DUP struggles to find new leader after Han resigns
The main opposition party, which consists of loyalists to former President Roh Moo-hyun, and others had a fierce altercation Sunday night over who will fill the power vacuum of the former leader for two months until a leadership election slated for early June.
The party plans to hold an election on June 9 when an emergency committee is set up and new leadership members will be elected. After that point, the committee will manage the party’s potential presidential candidates until the December race.
Under internal rules of the party, Moon Sung-keun, the party’s No. 2 who earned the second-largest votes in the previous leadership election in January, was supposed to succeed Han and become the interim leader until the leadership election.
Even though loyalists of late President Roh strongly support him, Moon lost in his general election race in Busan. Moon told reporters that he regrets his defeat in the general election, but he thinks “a power vacuum should not happen at this crucial moment” and he will “follow the party’s internal rules,” expressing his will to be the interim leader.
However, party members not loyal to Roh said the late president’s confidants are trying to consolidate their power. They also said that most of the loyalists lost in the election last week, and urged them to step down from the party’s inner circle.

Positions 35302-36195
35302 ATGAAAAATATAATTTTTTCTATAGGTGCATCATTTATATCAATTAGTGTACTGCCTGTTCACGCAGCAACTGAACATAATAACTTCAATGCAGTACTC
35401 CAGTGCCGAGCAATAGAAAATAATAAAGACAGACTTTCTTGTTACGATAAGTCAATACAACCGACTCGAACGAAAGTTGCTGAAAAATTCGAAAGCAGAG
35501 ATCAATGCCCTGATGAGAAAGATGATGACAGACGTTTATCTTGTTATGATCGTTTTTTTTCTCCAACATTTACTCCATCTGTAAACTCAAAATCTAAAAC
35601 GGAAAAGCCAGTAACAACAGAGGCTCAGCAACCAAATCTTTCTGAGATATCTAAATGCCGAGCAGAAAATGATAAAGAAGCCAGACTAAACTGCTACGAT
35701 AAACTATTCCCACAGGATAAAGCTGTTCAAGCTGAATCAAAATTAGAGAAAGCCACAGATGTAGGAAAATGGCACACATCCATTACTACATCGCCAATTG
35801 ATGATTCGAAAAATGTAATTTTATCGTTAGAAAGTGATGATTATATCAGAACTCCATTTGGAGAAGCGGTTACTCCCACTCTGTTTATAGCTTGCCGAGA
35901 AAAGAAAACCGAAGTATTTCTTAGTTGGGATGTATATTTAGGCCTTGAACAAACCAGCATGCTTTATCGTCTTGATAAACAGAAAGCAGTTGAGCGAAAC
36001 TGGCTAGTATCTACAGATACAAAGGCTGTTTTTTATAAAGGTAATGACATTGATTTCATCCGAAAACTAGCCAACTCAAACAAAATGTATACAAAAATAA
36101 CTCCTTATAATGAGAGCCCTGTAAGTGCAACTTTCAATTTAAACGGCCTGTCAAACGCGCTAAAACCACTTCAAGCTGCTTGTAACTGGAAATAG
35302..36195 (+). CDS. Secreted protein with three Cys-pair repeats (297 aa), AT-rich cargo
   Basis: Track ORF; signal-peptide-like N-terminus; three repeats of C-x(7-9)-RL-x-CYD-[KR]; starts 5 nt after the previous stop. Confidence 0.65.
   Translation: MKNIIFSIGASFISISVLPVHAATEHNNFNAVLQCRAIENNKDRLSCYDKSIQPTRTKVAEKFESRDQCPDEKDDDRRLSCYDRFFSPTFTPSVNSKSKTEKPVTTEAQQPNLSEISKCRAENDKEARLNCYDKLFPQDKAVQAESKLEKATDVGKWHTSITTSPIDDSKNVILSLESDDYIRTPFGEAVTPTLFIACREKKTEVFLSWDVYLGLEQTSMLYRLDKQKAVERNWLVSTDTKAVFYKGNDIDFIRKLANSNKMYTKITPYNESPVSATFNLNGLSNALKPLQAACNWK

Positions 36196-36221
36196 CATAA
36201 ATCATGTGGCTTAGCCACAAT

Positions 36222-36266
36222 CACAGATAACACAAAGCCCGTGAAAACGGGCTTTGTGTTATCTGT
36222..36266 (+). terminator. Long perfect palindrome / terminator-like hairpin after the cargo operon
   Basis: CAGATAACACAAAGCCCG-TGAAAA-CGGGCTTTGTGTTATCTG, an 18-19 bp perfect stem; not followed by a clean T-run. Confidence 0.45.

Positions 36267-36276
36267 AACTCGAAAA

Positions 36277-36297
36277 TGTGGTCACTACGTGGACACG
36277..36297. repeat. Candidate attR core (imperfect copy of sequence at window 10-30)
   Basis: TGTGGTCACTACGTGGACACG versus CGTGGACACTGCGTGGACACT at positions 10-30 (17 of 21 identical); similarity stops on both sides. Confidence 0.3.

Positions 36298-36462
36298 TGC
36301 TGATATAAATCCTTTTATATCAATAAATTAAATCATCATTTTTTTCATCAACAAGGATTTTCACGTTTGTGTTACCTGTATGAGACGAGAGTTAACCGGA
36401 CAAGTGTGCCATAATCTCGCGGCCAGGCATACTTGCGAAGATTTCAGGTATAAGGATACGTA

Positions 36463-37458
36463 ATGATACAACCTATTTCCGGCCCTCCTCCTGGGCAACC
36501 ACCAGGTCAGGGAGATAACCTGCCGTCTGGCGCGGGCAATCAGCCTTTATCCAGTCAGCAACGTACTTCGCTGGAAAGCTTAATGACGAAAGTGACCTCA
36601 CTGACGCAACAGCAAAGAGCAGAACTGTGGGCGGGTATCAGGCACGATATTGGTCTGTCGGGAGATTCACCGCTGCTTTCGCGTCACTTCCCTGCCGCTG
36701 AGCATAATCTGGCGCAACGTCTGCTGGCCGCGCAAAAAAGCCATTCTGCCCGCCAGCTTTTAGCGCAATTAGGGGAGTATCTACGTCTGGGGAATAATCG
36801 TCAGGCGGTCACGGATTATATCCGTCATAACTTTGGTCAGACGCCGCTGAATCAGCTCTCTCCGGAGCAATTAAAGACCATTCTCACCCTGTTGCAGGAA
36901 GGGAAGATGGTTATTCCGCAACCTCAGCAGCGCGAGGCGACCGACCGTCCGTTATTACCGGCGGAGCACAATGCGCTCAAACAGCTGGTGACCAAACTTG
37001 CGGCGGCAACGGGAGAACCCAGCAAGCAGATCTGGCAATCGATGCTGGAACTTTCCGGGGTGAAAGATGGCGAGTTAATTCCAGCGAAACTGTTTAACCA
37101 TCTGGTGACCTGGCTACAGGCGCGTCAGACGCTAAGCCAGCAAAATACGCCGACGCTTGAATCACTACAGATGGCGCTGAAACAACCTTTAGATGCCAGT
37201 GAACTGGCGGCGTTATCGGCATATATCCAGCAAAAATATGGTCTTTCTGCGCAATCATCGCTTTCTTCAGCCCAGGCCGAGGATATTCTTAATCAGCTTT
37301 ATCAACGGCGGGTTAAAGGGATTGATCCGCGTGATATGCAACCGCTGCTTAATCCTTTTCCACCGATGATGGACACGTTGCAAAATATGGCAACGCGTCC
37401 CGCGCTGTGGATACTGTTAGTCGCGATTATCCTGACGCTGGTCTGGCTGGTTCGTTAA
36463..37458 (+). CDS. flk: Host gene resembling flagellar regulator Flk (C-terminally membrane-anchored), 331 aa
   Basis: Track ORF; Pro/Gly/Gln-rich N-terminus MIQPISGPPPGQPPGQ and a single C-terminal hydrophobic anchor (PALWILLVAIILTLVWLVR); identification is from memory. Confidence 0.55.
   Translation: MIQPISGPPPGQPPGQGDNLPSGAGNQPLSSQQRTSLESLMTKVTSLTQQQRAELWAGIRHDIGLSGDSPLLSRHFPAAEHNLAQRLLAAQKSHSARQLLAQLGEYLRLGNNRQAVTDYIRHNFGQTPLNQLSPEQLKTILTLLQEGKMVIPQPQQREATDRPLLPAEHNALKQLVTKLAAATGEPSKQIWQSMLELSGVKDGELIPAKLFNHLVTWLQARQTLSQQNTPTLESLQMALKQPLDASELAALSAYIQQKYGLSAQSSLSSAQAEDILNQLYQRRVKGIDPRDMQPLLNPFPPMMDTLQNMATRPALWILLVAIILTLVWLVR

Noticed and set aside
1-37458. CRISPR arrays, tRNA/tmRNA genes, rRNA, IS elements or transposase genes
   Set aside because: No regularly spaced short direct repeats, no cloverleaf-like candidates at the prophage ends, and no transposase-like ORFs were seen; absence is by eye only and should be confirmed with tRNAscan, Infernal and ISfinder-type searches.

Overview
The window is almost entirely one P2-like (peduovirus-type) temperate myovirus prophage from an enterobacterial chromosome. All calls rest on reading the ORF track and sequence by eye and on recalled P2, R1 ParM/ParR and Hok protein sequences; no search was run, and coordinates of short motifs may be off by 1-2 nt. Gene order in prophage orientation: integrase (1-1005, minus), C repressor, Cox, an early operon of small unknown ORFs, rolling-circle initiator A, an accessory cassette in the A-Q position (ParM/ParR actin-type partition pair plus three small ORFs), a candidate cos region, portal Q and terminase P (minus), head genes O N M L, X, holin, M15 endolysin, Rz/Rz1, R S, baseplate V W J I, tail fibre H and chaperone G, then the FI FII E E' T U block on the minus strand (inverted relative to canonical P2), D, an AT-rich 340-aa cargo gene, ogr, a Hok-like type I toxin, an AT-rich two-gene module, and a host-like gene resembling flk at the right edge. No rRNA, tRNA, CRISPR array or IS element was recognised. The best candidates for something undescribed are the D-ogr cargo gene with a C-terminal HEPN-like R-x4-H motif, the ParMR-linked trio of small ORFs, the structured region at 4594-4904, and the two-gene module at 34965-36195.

In fact, a string of loyalists lost in the general election, including Roh’s close confidants Ahn Hee-jung and Lee Kwang-jae. Especially, the party was shocked by the defeat in Gangwon, the northeastern region of the country where many pro-Roh figures have long held high-ranking positions. The DUP didn’t win a single seat in the region last week.
An aide to Sohn Hak-kyu, senior advisor of the party, said, “People will think nothing has changed in the DUP” if Moon takes over for Han, because Han is also known as Roh’s man.
Park Jie-won, a Supreme Council member and not a Roh supporter, also told the JoongAng Ilbo, “People won’t accept it if those who should take responsibility for the loss of the election lead the party again, even if it’s only for two months. All of the current leadership members should resign immediately.”
In the end, the party members finally reached a decision to appoint Moon as interim leader. They will hold a vote on May 4 to elect a floor leader who will preside over the party until the leadership election in June.
“We reached an agreement that if we let Moon lead the party until the election, it would seem that he didn’t take full political responsibility [for the defeat].”
Under the party’s rules, Moon can appoint some high-ranking positions in the party, but speculation is high that he would be controlled by members that aren’t Roh loyalists.
By Kim Gyeong-jin, Kim Hee-jin [email@example.com]